As the only venue to host two Summer Olympics (and soon a third in 2028), two Super Bowls, home to numerous professional teams, appearances by six U.S. Presidents — Franklin D Roosevelt, Dwight Eisenhower, John F. Kennedy, Lyndon Johnson, Richard Nixon, and Ronald Reagan — and such dignitaries as Martin Luther King, Pope John Paul II, the Dalai Lama and Nelson Mandela and such performers as Bruce Springsteen and the Rolling Stones, the Los Angeles Coliseum has deservedly earned its title – The Greatest Stadium in the World.

One hundred fourteen billion people have come through the stadium in 96 years.

Originally commissioned in 1921 as a memorial to Los Angeles veterans of World War I (and rededicated to all U.S. veterans of WWI in 1968, it is the largest memorial outside of the one in Washington, D.C.

The official ground breaking of the Coliseum took place in December, 1921. The construction of the then largest stadium in Los Angeles was completed on May 1,1923. Its capacity was 75,144, but in 1930, with the Olympics due in two years, the stadium seating capacity was expanded to 101,574 and the Olympic torch was added.

The inaugural game at the Coliseum took place on October 6,1923 between Pomona College and USC. The Trojans, who won, claimed the Coliseum their home from that time on. The venue became home to the UCLA Bruins (1928-1981); professional football’s Los Angeles Rams (1946-1979 and 2016-2019), Raiders (1982-1994) and Chargers (1960); hosted three NFL Championships and two Super Bowls; home to the Los Angeles Dodgers (1958-1960) and the 1959 World Series.

 “It is a legacy unlike anyone else,” says Joe Furin, Coliseum general manager. “We find that we get a lot of international visitors who saw the Olympics and a lot of U.S. visitors who remember all of this or have seen some of these things. The 1959 World Series, for example, still holds the attendance record of over 104,000 people for a World Series game. When you have people who have seen these things, the legacy is a big draw.”

On March 29, 2008, the Los Angeles Dodgers and the Boston Red Sox set a Guinness World Record for the largest attendance ever at a baseball game with a crowd of 115,300.

Some televised events to which Furin refers to that may be cemented in minds include the 1967 Super Bowl game between Green Bay Packers and the Kansas City Chiefs and the 1973 ABC Wide World of Sports captured the event as Evel Knievel used the entire distance of the stadium to jump 50 stacked cars. Knievel launched his motorcycle from atop one end of the Coliseum, jumping the cars in the center of the field, and stopping high atop the other end.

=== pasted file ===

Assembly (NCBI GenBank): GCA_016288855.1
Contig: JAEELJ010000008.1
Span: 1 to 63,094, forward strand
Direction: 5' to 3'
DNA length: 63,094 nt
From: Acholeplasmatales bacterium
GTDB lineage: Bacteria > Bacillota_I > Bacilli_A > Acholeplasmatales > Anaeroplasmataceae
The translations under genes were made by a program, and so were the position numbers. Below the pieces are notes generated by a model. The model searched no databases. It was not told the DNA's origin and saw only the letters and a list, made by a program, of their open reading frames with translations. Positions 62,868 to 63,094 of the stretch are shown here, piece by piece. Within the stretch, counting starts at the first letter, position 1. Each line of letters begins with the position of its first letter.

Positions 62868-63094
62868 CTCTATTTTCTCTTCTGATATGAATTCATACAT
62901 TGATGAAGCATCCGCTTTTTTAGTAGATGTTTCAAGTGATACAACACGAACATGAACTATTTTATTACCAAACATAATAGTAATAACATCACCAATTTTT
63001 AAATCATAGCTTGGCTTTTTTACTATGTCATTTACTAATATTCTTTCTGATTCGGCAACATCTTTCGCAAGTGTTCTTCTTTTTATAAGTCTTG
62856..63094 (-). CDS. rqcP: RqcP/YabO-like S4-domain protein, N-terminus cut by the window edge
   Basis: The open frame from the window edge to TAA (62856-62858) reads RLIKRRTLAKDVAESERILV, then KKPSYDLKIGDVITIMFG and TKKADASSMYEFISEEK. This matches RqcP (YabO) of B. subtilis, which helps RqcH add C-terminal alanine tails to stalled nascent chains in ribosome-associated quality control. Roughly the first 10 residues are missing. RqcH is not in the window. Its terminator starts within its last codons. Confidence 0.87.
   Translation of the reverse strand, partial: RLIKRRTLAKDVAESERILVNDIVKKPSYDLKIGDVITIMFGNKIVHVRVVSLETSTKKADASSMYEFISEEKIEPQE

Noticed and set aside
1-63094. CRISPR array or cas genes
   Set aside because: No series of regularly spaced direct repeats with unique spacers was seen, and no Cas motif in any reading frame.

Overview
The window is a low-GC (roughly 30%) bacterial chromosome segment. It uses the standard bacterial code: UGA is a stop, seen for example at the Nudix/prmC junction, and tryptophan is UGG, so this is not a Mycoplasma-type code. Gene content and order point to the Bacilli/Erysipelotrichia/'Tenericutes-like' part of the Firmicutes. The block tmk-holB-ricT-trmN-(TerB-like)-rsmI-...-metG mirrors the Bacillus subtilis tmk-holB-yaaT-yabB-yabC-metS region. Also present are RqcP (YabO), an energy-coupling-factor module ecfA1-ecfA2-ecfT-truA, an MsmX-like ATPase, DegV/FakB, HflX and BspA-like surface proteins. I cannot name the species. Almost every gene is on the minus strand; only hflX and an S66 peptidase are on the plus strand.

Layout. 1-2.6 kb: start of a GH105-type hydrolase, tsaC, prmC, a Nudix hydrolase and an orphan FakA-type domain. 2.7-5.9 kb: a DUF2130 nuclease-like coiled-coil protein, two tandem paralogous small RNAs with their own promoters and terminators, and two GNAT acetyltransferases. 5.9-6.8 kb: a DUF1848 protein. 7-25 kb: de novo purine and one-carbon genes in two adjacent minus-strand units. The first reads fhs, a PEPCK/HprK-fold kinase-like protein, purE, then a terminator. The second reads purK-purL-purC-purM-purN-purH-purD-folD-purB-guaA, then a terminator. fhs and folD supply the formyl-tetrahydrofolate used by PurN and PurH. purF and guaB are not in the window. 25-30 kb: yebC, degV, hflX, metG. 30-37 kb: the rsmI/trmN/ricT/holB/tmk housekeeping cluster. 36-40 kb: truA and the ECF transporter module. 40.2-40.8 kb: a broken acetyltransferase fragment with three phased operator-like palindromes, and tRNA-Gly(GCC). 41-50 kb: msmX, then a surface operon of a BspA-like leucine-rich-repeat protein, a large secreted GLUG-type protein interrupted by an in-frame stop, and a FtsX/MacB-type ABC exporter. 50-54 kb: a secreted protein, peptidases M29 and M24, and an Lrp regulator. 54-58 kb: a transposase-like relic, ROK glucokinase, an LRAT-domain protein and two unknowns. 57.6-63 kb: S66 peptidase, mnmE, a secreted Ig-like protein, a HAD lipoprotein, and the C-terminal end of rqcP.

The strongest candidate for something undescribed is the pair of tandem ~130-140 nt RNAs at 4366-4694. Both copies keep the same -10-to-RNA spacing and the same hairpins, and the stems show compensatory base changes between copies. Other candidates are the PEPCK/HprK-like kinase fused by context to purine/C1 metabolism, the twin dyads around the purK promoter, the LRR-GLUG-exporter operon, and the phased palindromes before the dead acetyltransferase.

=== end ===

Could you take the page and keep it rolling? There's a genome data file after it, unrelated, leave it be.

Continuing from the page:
Television shows have filmed at the iconic venue, including the memorable season two finale cliffhanger of the hit show “24.”

“If you’re a sports fan, I take nothing away from the Red Sox and Fenway Park or the Greenbay Packers and Lambeau Field. They will say theirs is the greatest in the world. I mean no disrespect, but the legacy we have sets us apart worldwide. There is no other stadium in the world that has hosted two Olympics and we’re going to host a third,” says Furin.

Tours are currently unavailable until January 2020 due to renovations, although the 160 acres of Exposition Park around the stadium are open to the public.

“There are no fences and you can walk up to the exterior and still get a magnificent experience,” Furin asserts. “Sometimes I work at all hours and am leaving at 10 p.m. and I see a car pull up outside the gates and I’ll see people hop out and take a picture and drive off.”

Renovations, which began in January 2018, carrying a price tag of $315 million will include replacing every seat and improving the wifi service. They are adding suites, a club level, a loge and press box. They will complete the project August of this year, in time for the 2019 football season.

“This is a very special place,” Furin says. “At first you see a 96-year-old stadium, but then the longer you look, you realize that legacy.”


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